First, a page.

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July 12, 2011

What does the data really tell us about the rising minimum wage over time and the disappearance of teens from the U.S. workforce in recent years?

The question rises, again, thanks to a Wall Street Journal editorial and criticism of it, both featuring some pretty blatant politically-motivated biases on both sides of the issue.

The WSJ takes the conservative side of the issue:

Perhaps you've already noticed around the neighborhood, but this is a rotten summer for young Americans to find a job. The Department of Labor reported last week that a smaller share of 16-19 year-olds are working than at anytime since records began to be kept in 1948.

Only 24% of teens, one in four, have jobs, compared to 42% as recently as the summer of 2001. The nearby chart chronicles the teen employment percentage over time, including the notable plunge in the last decade. So instead of learning valuable job skills—getting out of bed before noon, showing up on time, being courteous to customers, operating a cash register or fork lift—millions of kids will spend the summer playing computer games or hanging out.

The lousy economic recovery explains much of this decline in teens working, and some is due to increases in teen summer school enrollment. Some is also cultural: Many parents don't put the same demands on teens as they once did to get out and work.

But Congress has also contributed by passing one of the most ill-timed minimum wage increases in history. One of the first acts of the gone-but-not-forgotten Nancy Pelosi ascendancy was to raise the minimum wage in stages to $7.25 an hour in 2009 from $5.15 in 2007. Even liberals ought to understand that raising the cost of hiring the young and unskilled while employers are slashing payrolls is loopy economics.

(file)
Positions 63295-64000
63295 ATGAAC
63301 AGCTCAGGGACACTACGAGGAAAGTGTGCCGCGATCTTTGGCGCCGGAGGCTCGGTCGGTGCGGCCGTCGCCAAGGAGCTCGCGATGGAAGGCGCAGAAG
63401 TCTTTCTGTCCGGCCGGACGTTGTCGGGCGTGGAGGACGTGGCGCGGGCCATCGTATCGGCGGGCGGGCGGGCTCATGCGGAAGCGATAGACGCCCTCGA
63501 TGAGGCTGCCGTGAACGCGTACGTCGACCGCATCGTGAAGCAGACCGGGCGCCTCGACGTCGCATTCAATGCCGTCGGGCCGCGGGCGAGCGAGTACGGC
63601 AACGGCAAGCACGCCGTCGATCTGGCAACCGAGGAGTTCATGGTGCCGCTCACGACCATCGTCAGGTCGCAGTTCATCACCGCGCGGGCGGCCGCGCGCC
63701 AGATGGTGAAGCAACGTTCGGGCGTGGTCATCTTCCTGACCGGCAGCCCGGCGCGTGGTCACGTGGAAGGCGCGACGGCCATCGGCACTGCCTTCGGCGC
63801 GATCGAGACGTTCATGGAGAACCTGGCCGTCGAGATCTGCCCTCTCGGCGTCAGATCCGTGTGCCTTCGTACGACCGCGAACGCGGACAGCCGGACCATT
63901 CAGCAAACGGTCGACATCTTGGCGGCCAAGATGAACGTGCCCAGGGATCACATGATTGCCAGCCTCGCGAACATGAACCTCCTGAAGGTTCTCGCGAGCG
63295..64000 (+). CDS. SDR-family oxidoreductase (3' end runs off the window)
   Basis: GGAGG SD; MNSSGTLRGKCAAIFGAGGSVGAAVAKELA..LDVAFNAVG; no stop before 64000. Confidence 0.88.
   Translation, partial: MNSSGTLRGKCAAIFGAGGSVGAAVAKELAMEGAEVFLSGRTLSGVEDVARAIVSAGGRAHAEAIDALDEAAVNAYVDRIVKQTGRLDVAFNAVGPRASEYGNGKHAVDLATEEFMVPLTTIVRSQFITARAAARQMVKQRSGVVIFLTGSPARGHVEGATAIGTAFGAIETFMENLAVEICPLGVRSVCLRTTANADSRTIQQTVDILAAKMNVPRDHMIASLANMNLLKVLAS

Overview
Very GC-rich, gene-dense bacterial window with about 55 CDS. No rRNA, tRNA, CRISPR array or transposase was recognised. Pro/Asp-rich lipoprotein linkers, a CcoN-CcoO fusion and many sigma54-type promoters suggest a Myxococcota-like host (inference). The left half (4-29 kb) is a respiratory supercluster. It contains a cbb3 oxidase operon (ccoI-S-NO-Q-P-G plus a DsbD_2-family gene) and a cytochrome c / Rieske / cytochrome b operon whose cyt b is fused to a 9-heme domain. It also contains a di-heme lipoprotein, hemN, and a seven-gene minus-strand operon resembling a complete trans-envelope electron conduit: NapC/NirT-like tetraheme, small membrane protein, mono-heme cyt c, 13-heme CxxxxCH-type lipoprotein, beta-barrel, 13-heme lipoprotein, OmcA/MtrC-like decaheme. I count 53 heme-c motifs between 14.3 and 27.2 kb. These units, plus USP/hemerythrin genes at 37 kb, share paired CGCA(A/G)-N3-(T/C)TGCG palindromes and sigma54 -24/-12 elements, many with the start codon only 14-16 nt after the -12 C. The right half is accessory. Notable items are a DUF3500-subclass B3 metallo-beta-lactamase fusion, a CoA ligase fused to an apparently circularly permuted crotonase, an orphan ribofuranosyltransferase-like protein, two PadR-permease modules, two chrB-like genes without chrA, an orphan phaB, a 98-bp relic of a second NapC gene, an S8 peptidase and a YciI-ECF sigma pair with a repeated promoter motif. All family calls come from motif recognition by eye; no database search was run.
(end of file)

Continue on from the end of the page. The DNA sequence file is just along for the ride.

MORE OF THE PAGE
The opposing position, arguing that the minimum wage has had little or no effect on the decline of working teens was taken up by Invictus at The Big Picture. Here's the core of Invictus' argument:

How a minimum wage increase that was enacted first in 2007 is responsible for a teen employment/population ratio that has been declining since 2001 — throughout the other guy’s entire presidency, in fact — is not addressed. Where was the Journal as the rate declined from 44.6 when Bush took office to 30.6 when he left? Where were they when it made a historic low under Bush’s watch (August 2008)?

Journal:

Back on planet Earth, the minimum wage increase has coincided with the plunge in the percentage of working teens. Before the most recent wage hikes, roughly seven million teens were working. Now there are closer to five million with a job and paycheck.

That statement is, sadly, simply false. At the time “before the recent wage hikes” (July 2007), there were 5.888 million teens employed (BLS Series LNS12000012). There are now 4.240 million employed. There have not been “seven million teens” working since the early months of the Bush administration. As for when “the plunge” actually began, see for yourselves:

Invictus: Teen Emp-Pop Ratio & the WSJ

Source: BLS.gov

The plunge — which began on Bush’s watch and continued through his “boom” — took place during a period when the minimum wage was $5.15/hour and was not raised until 2007. No explanation for that inconvenient fact. Or the inconvenient fact that the teen employment/population ratio rose after the Sept. 1997 increase in the minimum wage to $5.15 (where it stayed until a decade later, when it went to $5.85).

Invictus goes on to argue that "teens, generally, are not eligible to make the minimum wage", which is really going off the rails in our real-world based opinion, but could there be something to the portion of his argument that's actually based on data rather than poorly understood legal trivia? Who's more right in the serious part of this fight - the WSJ's editorial writers or some anonymous blogger(s) named "Invictus"?

As some anonymous blogger(s) named "Ironman", we're going to dig into the bigger picture to work out what really was going on through Invictus' specified period of interest.

And why not us? We've long established our street cred in the econoblogosphere with respect to our coverage of the teen employment scene, but we've really only focused on the period since we began blogging (since December 2004). We've never really looked at the data for teens before that time, which is really what's at the heart of Invictus' data-based arguments.

And we'll play it all out this week. Stay tuned!

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